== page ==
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January 6, 2013

FLASHPOINT: Common Core standards should be common sense

INDIANAPOLIS — Years ago, when state officials and education experts came together to create new model standards for schools, they probably never expected it to be controversial. After all, most states’ education standards were incredibly weak.

While the former Indiana standards were stronger than those of many states, the materials Hoosier students learn in school do not fully prepare many of them for life after high school. Most people know our schools have a graduation rate problem, but many of the students who do graduate with our standard Core 40 diploma are not ready for the rigors of college. In fact, nearly 40 percent of Hoosier Core 40 graduates are required to take remediation classes when they enter Indiana’s two-year and four-year public institutions.

To address these needs, a group of state leaders and experts came together to improve standards for all students. They talked to universities to see what was expected from incoming freshmen. They consulted businesses to see what new entrants to the workforce ought to know. They made sure the standards were rigorous, clear, and concise. The result was the Common Core state standards.

The Common Core standards were so strong that 45 states, including Indiana in 2010, adopted them separately and voluntarily.

Years later, these standards that were developed by state leaders, without a hint of political motivation, are now being challenged, mostly for political reasons. And Indiana is ground zero for the assault.

Common Core opponents in Indiana started the attack by perpetuating the myth that because President Obama has chosen to tie the strong standards to various federal programs, these standards are a federal intrusion into states’ rights or local control. Others have said that Indiana’s old standards were better than the new Common Core.

All of this led to some legislators in the state Senate to file a bill banning the Common Core standards in Indiana.

Setting education standards in Indiana is intentionally a process that is not political. Hoosiers don’t want politicians deciding what our kids learn in school. They want experts in the field to develop those baseline standards.

That’s why the General Assembly grants the authority to set the standards to the State Board of Education. The legislature requires that they be “comparable to national and international academic standards.”

By that measure, Indiana’s old standards fall well short. According to the Indiana Education Roundtable, our workforce is the 42nd most educated among our 50 states. Internationally, we rank 60th out of 87 geographies. Couple that with our high remediation rates and you have strong evidence suggesting our standards could be better — for our students and for the competitiveness of our state. Unlike the current Indiana Academic Standards, the Common Core are internationally benchmarked against the standards of top-performing countries around the world.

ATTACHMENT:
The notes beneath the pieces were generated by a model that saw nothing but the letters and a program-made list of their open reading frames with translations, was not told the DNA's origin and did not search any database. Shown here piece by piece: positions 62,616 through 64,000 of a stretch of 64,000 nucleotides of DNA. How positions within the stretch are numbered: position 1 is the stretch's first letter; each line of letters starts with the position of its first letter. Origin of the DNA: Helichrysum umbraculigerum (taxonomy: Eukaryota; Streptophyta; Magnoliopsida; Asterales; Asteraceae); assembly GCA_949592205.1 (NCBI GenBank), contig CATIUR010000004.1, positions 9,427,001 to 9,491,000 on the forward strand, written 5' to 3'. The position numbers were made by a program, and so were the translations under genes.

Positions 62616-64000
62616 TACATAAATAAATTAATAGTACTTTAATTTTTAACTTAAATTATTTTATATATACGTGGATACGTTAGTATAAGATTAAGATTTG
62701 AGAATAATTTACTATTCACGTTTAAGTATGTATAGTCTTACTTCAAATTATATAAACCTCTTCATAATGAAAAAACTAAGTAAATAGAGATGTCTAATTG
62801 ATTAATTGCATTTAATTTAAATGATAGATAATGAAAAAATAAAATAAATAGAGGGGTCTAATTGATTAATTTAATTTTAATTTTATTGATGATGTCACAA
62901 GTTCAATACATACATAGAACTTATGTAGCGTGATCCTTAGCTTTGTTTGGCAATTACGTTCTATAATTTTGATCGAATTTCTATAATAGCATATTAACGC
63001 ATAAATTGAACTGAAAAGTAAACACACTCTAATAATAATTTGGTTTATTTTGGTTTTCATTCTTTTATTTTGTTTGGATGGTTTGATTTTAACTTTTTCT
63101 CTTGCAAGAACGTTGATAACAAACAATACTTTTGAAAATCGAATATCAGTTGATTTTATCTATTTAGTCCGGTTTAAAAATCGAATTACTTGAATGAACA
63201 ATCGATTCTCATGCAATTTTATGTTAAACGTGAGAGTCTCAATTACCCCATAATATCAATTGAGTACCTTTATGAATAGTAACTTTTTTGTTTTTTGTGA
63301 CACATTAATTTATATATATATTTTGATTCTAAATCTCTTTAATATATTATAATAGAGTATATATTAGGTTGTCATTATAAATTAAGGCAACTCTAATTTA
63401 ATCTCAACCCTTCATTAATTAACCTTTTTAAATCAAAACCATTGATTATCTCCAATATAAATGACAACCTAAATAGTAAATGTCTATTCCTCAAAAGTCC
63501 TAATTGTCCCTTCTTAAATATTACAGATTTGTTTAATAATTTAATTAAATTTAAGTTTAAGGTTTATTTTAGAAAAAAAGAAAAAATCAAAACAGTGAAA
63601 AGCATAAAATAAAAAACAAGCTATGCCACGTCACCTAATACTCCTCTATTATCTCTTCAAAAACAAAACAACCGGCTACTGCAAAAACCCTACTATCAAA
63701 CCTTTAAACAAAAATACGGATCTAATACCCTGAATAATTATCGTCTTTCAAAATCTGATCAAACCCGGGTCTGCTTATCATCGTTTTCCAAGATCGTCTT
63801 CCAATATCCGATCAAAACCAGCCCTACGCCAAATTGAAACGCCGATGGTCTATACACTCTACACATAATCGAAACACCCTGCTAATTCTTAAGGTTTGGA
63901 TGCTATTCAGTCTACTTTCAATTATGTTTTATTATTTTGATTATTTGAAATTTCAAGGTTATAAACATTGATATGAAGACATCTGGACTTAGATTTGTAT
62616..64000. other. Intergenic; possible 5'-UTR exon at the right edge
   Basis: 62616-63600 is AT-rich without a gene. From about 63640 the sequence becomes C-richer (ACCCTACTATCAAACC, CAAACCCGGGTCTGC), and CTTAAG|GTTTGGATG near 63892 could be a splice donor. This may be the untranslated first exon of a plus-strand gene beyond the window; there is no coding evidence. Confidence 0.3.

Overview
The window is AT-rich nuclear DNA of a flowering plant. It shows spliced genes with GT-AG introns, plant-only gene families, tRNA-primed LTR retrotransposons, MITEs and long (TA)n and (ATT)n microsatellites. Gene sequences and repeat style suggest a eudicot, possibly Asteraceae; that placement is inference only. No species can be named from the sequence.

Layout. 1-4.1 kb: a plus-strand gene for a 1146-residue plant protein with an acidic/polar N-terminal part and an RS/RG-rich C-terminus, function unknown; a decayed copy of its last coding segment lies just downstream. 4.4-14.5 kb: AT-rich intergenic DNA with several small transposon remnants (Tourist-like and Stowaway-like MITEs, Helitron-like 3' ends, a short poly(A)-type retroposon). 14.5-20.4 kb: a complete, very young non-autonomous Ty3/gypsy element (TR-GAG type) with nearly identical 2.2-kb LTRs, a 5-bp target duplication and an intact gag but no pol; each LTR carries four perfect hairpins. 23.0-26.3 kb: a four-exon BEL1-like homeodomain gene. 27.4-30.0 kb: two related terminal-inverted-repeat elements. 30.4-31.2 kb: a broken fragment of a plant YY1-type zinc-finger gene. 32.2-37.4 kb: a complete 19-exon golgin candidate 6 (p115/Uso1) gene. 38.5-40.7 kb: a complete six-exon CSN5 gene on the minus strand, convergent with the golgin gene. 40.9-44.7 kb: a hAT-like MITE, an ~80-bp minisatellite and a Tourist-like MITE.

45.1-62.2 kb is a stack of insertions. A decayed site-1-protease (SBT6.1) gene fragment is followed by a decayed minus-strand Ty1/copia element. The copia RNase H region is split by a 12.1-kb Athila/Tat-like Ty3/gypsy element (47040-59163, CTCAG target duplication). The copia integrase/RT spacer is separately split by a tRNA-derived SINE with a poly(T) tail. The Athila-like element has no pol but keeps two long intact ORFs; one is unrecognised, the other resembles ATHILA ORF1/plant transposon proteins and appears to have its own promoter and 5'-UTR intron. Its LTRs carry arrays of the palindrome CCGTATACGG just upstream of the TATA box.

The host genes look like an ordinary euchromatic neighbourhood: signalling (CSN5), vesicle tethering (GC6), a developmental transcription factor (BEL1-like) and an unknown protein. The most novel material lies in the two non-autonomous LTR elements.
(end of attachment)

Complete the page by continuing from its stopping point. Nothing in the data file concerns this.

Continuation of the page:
Common Core fixes previous shortcomings by setting rigorous standards that ensure a child is mastering necessary material, not just memorizing it. It has been said that Indiana’s old standards were good, but they were a mile wide and an inch deep. The old standards expose students to everything but do little to ensure they  truly understand any of it. The Common Core are focused on targeting key materials students need to know, coherent so that student learning builds upon the previous grades, and rigorous to ensure students master the concepts and processes behind the information.

Indiana has worked hard to build one of the nation’s most attractive environments for job creation. By all analysis, state leaders have succeeded. If only our workforce were more prepared, Indiana would have even more to offer, bringing more companies and jobs to our state.

Like everything else, Common Core is not perfect. That’s why the experts who developed the standards gave states the flexibility to add their own materials on top of what the Common Core require, such as Indiana’s robust reading lists. And, of course, these standards are state minimums that local school corporations are always free to add to.

As the legislature attempts to roll back the progress that has been made to improve Indiana’s educational standards, remember that this debate should always focus on whether our children are being fully prepared for college and career.

The Common Core is common sense. And Stand for Children will work to defeat attempts to repeal these standards.

Stand for Children Indiana is an education advocacy organization that works to ensure every child graduates from high school prepared for college.

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